Claudio Cherubino's blogLife of a Googler

22May/095

Project Euler in F# – Problem 28

Sometimes, when I find a problem like Project Euler problem 28, I remember that human beings are smarter than computers. Let's read the problem statement, it doesn't seem easy at first glance:

Starting with the number 1 and moving to the right in a clockwise direction a 5 by 5 spiral is formed as follows:

21 22 23 24 25
20  7  8  9 10
19  6  1  2 11
18  5  4  3 12
17 16 15 14 13

It can be verified that the sum of both diagonals is 101.

What is the sum of both diagonals in a 1001 by 1001 spiral formed in the same way?

If we don't think of anything creative, we are forced to write an algorithm to draw that 1001x1001 number spiral and then sum both diagonals together.

However, we can start noticing that the number in the top-right position is always n^2, where n is the length of one side of the spiral. In the example, the spiral is 5 by 5 and the top-right value is 25. In a 3 by 3 spiral it would be 9, 49 in a 7 by 7 spiral and so on.

If we concentrate on the outer ring of the spiral, then the inner sum can be obtained by recursion, so we only need to find a trick for the top-left, bottom-left and bottom-right numbers.

They are 21, 17 and 13 in a 5x5 spiral, so it seems like they can be computed starting from the top-right number and repeatedly subtracting 4 (i.e. n - 1).

Let's check this theory with the 3x3 spiral: the top-right number is 9, the other corners are 7, 5 and 3. We are indeed subtracting 2 (i.e. n - 1) each time!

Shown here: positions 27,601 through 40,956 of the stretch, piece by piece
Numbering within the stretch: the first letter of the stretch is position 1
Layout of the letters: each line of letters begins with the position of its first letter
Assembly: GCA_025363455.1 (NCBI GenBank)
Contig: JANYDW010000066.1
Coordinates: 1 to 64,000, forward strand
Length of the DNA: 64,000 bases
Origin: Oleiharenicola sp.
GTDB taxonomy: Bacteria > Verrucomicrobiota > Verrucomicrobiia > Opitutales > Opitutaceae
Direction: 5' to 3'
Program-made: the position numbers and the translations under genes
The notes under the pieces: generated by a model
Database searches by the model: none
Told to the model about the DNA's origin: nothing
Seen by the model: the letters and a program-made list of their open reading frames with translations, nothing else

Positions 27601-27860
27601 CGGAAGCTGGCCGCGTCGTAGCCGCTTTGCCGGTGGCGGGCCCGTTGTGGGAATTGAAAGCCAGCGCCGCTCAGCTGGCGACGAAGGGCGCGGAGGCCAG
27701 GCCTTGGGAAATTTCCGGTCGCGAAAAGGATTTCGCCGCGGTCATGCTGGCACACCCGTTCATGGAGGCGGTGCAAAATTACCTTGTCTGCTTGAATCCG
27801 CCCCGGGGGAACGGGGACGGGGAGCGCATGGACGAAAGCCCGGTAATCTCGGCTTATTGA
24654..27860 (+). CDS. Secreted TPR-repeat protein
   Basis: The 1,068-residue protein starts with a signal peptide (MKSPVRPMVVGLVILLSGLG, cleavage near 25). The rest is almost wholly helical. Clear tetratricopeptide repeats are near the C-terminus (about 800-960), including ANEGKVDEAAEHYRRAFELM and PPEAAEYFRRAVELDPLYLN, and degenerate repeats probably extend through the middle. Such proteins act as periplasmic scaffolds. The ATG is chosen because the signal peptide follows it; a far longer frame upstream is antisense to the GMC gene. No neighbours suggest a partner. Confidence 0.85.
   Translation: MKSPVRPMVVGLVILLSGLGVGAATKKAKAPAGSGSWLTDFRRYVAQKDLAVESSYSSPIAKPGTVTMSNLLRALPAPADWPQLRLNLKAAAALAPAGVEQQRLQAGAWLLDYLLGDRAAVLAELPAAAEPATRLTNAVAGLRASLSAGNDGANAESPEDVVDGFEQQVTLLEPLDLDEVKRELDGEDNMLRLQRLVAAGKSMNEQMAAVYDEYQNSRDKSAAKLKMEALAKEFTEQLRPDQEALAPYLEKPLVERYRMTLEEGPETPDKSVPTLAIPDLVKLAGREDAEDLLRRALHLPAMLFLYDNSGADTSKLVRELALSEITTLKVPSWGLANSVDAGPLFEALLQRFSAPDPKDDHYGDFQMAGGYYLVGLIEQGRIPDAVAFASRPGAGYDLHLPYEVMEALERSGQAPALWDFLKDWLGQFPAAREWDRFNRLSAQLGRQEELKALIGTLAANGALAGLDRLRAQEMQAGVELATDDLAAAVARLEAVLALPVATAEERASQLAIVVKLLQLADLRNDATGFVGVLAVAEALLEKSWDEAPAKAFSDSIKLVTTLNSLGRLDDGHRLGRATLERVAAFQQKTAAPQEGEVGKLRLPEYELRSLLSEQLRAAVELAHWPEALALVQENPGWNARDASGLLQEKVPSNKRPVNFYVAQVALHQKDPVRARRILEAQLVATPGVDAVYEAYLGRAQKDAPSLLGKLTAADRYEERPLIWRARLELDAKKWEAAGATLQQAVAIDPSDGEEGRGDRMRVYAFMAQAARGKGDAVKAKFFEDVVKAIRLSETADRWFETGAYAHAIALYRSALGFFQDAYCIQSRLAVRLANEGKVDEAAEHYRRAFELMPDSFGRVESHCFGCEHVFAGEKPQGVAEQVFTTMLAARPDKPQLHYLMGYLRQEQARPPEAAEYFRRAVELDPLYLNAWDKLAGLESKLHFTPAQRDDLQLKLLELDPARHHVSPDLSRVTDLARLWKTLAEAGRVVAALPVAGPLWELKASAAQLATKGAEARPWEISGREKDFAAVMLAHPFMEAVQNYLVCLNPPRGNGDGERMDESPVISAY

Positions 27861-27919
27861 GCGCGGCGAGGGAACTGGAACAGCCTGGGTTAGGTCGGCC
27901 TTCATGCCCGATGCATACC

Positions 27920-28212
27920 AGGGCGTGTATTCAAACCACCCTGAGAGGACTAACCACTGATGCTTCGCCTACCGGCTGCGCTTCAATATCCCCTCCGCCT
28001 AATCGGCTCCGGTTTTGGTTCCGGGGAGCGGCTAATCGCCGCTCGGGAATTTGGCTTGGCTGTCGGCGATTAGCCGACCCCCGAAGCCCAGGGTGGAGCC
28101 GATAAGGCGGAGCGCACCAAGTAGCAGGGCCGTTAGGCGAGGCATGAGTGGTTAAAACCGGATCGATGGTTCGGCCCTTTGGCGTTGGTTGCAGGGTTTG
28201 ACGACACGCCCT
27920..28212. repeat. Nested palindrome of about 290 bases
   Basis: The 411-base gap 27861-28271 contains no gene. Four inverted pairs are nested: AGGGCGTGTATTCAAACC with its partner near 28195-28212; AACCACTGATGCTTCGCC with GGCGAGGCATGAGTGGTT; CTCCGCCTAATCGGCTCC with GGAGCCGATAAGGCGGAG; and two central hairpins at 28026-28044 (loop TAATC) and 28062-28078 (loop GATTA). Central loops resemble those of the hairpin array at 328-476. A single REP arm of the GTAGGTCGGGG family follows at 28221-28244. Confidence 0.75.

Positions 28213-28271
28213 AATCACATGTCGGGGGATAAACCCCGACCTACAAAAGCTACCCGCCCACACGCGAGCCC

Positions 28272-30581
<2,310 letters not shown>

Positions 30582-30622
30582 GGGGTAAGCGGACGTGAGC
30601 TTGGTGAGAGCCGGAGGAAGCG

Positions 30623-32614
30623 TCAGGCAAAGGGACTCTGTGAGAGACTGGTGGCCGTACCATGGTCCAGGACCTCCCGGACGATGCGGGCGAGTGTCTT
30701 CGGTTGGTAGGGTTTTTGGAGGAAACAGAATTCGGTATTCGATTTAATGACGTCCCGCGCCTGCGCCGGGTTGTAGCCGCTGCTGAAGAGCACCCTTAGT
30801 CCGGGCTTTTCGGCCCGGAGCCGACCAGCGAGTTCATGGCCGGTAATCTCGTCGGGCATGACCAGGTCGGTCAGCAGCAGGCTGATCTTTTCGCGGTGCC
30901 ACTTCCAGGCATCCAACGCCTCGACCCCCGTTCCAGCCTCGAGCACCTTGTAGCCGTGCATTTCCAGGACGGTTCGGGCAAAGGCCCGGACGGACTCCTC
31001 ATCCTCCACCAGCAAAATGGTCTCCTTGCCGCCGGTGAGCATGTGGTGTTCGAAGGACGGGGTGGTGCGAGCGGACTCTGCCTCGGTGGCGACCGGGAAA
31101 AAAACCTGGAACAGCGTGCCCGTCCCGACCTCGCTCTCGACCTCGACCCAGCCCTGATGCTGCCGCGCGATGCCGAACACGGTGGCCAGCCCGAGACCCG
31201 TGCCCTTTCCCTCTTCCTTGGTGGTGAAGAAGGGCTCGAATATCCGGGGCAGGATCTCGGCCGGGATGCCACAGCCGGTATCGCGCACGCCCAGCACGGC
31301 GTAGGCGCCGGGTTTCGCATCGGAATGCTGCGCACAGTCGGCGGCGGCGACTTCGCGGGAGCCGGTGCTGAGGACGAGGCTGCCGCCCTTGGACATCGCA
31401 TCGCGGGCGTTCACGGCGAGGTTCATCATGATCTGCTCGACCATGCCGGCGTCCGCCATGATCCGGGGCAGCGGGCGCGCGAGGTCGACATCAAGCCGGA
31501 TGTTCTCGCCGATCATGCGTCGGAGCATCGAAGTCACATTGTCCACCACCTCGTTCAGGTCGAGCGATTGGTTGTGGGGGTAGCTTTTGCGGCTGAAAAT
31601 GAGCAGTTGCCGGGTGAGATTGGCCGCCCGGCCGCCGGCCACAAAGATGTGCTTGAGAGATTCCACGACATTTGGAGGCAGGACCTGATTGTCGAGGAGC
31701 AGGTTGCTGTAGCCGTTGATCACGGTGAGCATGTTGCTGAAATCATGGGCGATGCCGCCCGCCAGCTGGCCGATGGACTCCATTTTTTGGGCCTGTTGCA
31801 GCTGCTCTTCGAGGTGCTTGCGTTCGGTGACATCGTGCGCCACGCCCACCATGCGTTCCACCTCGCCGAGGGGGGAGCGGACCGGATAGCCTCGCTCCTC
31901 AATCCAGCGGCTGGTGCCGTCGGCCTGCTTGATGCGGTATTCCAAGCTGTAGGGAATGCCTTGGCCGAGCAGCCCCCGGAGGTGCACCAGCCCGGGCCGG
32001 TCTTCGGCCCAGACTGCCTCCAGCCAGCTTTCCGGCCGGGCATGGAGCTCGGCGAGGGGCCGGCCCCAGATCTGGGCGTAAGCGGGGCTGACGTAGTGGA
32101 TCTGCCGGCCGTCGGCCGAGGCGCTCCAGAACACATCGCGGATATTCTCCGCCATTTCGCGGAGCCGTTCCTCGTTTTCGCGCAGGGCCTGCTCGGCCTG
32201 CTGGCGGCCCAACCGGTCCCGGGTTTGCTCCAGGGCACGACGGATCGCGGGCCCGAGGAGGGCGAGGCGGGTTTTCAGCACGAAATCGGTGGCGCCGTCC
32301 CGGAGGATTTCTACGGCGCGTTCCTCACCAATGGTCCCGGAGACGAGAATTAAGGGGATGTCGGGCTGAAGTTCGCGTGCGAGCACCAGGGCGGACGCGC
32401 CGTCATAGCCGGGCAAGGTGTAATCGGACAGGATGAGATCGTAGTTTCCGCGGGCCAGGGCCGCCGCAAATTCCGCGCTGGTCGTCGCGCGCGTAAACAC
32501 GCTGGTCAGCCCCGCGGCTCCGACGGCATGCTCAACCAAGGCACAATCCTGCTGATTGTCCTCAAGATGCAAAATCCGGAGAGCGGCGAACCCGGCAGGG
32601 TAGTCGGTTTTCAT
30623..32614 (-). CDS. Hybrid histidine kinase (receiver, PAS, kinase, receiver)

Let's summarize: given a n x n spiral we have to sum n^2, n^2 - (n-1), n^2 - 2(n-1) and n^2 - 3(n-1).

Some elementary math and we get 4n^2 - 6n + 6 for each ring of the spiral.
The base case of the recursion is the 1x1 spiral and in that case the (degenerate) diagonal sum is 1.

Given these premises it is very easy to write the F# code to implement the algorithm:

```let rec euler28 n =
match n with
| 1 -> 1
| _ -> euler28 (n-2) + (4 * n * n) - (6 * n) + 6
```

An improvement of the code above would be using tail recursion, which means that the last operation of the function should be a recursive call. This leads to a reduction of the stack space used from O(n) to O(1) and let us avoid stack overflow exceptions:

```let tail_euler28 n =
let rec spiral n sum =
match n with
| 1 -> sum + 1
| _ -> spiral (n - 2) (sum + (4 * n * n) - (6 * n) + 6)
spiral n 0
```

As it is usually done in tail recursion, we define an accumulator parameter (sum in the example) which is used to store the partial result of the computation, eliminating the need to keep the state on the stack.

In both solutions I've left a bug that can lead to an infinite loop. Can you spot it?

1. Would the bug be that, if you pass an even number as n, it’ll never match 1 because it will jump from 2 to 0 and thus keep subtracting 2 indefinitely?

2. Pretty cool article. If I had to guess, I would say putting in any even number would cause this to blow up. This is because the exit condition assumes that n-2 will eventually result in 1. However, for even numbers that never happens.

But that’s just my guess.

3. Here’s my take with fold:

printf “%A” (Seq.fold (fun sum x -> sum + 4 * x * x – 6 * (x – 1)) 1 [3..2..1001])

4. Jorge and Thedric, you both guessed it right!

The solution with fold is perfect while the recursive one is easier to understand and to use with academic purposes.

5. The sum is also given by a formula : for a n by n spiral, S = (4*n^3+3*n^2+8*n-9)/6.